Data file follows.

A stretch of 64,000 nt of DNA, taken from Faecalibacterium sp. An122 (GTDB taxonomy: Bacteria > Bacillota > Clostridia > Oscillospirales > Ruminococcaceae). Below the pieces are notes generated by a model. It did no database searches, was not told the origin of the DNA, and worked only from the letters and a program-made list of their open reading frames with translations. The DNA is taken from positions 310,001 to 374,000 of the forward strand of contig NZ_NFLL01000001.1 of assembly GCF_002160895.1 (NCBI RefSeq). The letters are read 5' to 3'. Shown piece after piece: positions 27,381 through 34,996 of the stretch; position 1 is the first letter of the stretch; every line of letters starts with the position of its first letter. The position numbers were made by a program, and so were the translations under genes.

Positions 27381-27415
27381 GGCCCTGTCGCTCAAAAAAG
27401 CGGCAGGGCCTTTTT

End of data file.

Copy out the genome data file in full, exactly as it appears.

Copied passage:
A stretch of 64,000 nt of DNA, taken from Faecalibacterium sp. An122 (GTDB taxonomy: Bacteria > Bacillota > Clostridia > Oscillospirales > Ruminococcaceae). Below the pieces are notes generated by a model. It did no database searches, was not told the origin of the DNA, and worked only from the letters and a program-made list of their open reading frames with translations. The DNA is taken from positions 310,001 to 374,000 of the forward strand of contig NZ_NFLL01000001.1 of assembly GCF_002160895.1 (NCBI RefSeq). The letters are read 5' to 3'. Shown piece after piece: positions 27,381 through 34,996 of the stretch; position 1 is the first letter of the stretch; every line of letters starts with the position of its first letter. The position numbers were made by a program, and so were the translations under genes.

Positions 27381-27415
27381 GGCCCTGTCGCTCAAAAAAG
27401 CGGCAGGGCCTTTTT